Jultmoten spent a considerable amount of time incapacitated by the immense guilt and despair he felt over his actions. After concluding that he could not freeze himself, nor end his own life due to lacking the resolve, Jultmoten developed a hasty plan of repentance. He would fly over all the continents of Gaiyax and gradually release his treasure hoard, sending it careening down to the peoples below. He repeated this process for several weeks until his accumulated wealth was nearly depleted. Heroes and villains alike were made by the legendary magic items picked up by peasants, and dynasties were both funded and ended by the gold.
As the Dragon went to work, a curious thing happened. While there were those who still remembered the stories of their forebears about Jultmoten’s madness, many who had forgotten viewed the downpour of gold, gems, and enchanted objects as the actions of a saintly creature. Theories were imagined and shared by the various peoples of Gaiyax, but Jultmoten began to worry about what would happen when his riches dried up.
On that fateful day, Jultmoten collapsed in the courtyard of his fortress and wept in frustration. The descendants of Elves and Dwarves, since dubbed ‘Polar Elves’, regarded their master strangely. Like their cousins to the south they too had heard the stories, but these were a generation born since Jultmoten had been asleep. This was not a cruel and unfeeling monster, but a genuinely remorseful being. Cautiously they approached the Dragon, who had assumed the smaller form of a portly Half-Elf clad in red, and asked if they could help.
When Jultmoten explained that he had no more treasures to give the peoples of the world, the Elves suggested that they could make a new hoard to distribute. It would pale in comparison to what came before, but their people were capable of making unique and interesting magic items, as well as toys and games, and items that would make peoples lives easier. Jultmoten thanked the spritely gathering profusely and helped them get to work.
The next trip Jultmoten takes south is even more successful, with people appreciating the variety and whimsy of the gifts he brings. The venture exhausts Jultmoten, but he returns to the North Pole to the triumphant reverie of his court. His guilt still not fully abated, he wishes to free the Elves from the blood curse he placed on them centuries ago. Jultmoten spends the next week engaged in excruciating physical, mental, and spiritual labor, even putting his own life at risk, but try as he might, the bonds of dark magic are too strong. Polar Elves will continue to be sent north upon their birth until the end of time. As Jultmoten is nursed back to health by magnanimous followers, his efforts do not go unnoticed by powerful forces.
The next few months are marked by an odd occurrence, and a first for Jultmoten’s citadel: the arrival of mail. Through the trek of countless familiars and the casting of various magic spells, not to mention the tenacity of a few dedicated postal workers, hundreds of letters from all across the globe arrive, each one addressed to Jultmoten. Humbled by the requests for tools and food and toys, Jultmoten and the Elves set out to fulfil each one.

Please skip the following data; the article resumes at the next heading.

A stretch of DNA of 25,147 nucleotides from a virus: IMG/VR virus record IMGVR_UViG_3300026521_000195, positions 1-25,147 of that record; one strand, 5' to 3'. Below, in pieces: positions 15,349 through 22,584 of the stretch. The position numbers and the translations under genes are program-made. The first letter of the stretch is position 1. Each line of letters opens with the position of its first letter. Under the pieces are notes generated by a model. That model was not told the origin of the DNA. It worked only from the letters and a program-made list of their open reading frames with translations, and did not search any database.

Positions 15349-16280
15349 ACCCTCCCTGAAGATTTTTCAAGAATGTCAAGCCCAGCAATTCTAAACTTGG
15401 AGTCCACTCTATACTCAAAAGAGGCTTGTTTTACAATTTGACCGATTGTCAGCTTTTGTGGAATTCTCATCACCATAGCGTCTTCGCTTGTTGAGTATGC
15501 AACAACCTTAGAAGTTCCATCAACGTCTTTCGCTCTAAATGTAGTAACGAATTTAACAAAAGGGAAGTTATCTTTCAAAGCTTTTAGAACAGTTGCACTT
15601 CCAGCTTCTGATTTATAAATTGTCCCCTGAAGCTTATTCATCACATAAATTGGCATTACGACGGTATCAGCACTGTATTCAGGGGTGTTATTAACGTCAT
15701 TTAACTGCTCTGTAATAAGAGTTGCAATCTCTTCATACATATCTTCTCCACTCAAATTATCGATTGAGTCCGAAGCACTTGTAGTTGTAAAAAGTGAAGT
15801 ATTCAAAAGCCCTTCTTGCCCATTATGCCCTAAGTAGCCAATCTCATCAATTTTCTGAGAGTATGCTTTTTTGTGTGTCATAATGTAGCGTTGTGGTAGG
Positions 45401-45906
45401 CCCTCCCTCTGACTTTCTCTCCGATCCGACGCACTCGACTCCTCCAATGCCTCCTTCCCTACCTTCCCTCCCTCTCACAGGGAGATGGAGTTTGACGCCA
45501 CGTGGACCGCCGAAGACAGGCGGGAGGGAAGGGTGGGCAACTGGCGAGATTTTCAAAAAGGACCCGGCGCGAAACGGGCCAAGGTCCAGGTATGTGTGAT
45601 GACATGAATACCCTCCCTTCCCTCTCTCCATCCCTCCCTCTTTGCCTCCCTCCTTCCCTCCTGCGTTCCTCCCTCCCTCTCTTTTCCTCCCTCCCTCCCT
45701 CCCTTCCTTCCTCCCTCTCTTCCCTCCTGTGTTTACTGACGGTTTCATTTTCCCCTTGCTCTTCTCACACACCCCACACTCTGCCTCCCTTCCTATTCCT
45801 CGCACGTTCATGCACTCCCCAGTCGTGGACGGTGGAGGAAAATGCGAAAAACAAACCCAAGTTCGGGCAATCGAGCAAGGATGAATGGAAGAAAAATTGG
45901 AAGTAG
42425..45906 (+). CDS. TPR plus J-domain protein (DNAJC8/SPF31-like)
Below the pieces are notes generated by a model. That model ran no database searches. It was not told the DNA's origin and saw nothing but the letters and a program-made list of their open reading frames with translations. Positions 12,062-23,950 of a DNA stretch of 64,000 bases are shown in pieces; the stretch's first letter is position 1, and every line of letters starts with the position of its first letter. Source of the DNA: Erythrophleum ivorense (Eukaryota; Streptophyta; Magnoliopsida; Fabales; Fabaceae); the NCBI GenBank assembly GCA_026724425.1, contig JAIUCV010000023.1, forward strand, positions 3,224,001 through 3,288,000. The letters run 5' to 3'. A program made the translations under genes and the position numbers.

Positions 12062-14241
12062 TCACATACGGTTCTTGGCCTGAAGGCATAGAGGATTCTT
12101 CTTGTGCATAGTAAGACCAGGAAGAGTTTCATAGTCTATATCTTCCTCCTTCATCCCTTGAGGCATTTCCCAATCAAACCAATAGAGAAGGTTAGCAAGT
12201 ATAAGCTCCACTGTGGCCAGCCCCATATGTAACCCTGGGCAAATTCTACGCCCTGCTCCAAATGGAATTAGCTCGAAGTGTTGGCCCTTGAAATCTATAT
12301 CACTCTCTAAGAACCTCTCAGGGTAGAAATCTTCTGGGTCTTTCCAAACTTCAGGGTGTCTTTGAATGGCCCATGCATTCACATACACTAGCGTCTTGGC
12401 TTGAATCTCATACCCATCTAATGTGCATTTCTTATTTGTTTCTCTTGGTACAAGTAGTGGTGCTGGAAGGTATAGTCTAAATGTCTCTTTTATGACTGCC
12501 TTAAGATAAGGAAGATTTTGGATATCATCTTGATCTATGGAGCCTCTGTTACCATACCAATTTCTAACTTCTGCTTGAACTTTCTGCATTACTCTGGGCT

Repetition allows for analysis, and one thing proven by this subsequent trip was that such a means of operating would soon become untenable. The Elves worked themselves to exhaustion completing every solicitation, and Jultmoten was likewise drained by his globe-spanning delivery. When he finally returned home, actually believing he could let himself rest, there was another mound of letters waiting for him. While the repentant reptile would have gladly faced oblivion to complete the task, he feared what the added exertion would do to the Elves he had grown to care for.
As if answering his prayers, a mystical voice began speaking to Jultmoten, and told him there was a way to do what he intended. In order to prove himself worthy of such power, however, he would need to complete a series of fantastic labors, setting right the natural order of the world.
His first task was to provide a place in the North for his fellow Dragons to spawn again. The population of Elves living in the citadel was too large to displace, so the matter had no easy solution. Using his considerable strength and magical ability, Jultmoten took hold of several small islands in the northern sea and pulled them together, forming the island of Nordragar and declaring it formally under his protection.

Many other tasks followed, such as wrangling the mischievous spirit Jack Frost, making an alliance with the Old North Wind, and casting out the wicked winter mage Coldspark, who had taken to calling himself the king of the North Pole while Jultmoten slept. Far more personal was the return of Dadivan, who saw the scarlet Dragon’s newfound demeanor to be a sign of weakness and intended to take his kingdom. Jultmoten feared he wasn’t capable of winning such a skirmish, his ferocity now long extinguished. Instead, he challenged Dadivan to a contest of great draconic feats, each one naming a test that the other must complete. After aerial pageantry and creative uses of their breath weapons, Jultmoten bid Dadivan to turn into a brilliant evergreen. Not wanting to back down, Dadivan complied and sealed their fate, unable to change back. The evergreen grew into a massive Drakewood Tree, and its wood was hereafter a source of supplies for the Polar Elves. So large and vibrant was the tree that it brought about a whole new ecosystem to the North, helping to maintain a forest where woodland creatures and the Elves could thrive.